So you feel that the “stuff” in your home is out of control but don’t know where to start?
Before you do anything, get in the right mindset:
- Realise you are not alone – these days most of us have lots of stuff – so be kind to yourself
- Then, IMAGINE HOW YOU WANT YOUR HOME TO LOOK
- Assess realistically whether your home can ever look how you imagine if you keep everything you have
- So how much will you need to let go to achieve this?
- When you get off track or demotivated, go back to the “visual” you have of how you want your home to look
Maybe you have now realised that some stuff is going to have to go
Great, you can now start taking action
Often it can be best to start with the easiest or a small area in your home – maybe the linen cupboard, wardrobe, kitchen cupboards or “landing strip” (my “landing strip” is just inside my front door – the entry hall table where I unload everything when I get home – my keys, sunglasses, mail, etc).
Once one area is sorted, it’s great encouragement to move on to the next.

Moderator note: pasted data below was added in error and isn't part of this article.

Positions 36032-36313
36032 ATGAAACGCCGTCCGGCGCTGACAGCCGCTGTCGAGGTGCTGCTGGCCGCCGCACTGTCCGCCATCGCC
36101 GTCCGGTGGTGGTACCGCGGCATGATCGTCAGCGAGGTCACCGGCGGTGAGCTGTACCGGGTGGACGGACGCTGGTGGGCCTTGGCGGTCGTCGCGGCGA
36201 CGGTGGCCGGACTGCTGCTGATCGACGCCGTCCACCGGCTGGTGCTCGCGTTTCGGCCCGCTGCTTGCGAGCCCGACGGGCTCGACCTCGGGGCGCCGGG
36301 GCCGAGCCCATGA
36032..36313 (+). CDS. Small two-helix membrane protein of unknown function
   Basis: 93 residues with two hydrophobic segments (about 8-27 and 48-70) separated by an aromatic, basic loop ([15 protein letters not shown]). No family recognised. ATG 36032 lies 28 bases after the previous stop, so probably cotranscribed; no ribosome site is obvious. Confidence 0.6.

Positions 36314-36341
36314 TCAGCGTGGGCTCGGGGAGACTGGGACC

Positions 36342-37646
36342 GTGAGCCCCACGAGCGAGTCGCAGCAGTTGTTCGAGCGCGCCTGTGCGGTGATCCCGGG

- Keep, Donate or Toss
- Have a box for items that are to go to other rooms
- You may want to include a “sell” pile, but think clearly about whether you want to put the time & effort into selling?
If it’s your linen or kitchen cupboards in need of a good sort, review what you have –
- Do you need so much?
- Do you have so many glasses in your kitchen cupboards that you can’t find matching sets?
- Are there towels/sheets/glasses that you never use and are just taking up valuable space?
- Do you need so many blankets – could you donate a couple?
- How many sheets do you actually need?
- If you’ve had it in your cupboard for years and never used it, let it go – it’s taking up valuable space!
- Be tough, sort and put aside what you haven’t used in ages – then either donate or toss it
Still having trouble getting started? Why not try pretending it’s not your home? Pretend you are helping a friend & encourage them to do it, cheer yourself on …
Understand the time cost and space cost of keeping items – often we just assess the purchase cost of an item, not the ongoing cost of retaining it
(Taken from: Mary, the allsorter)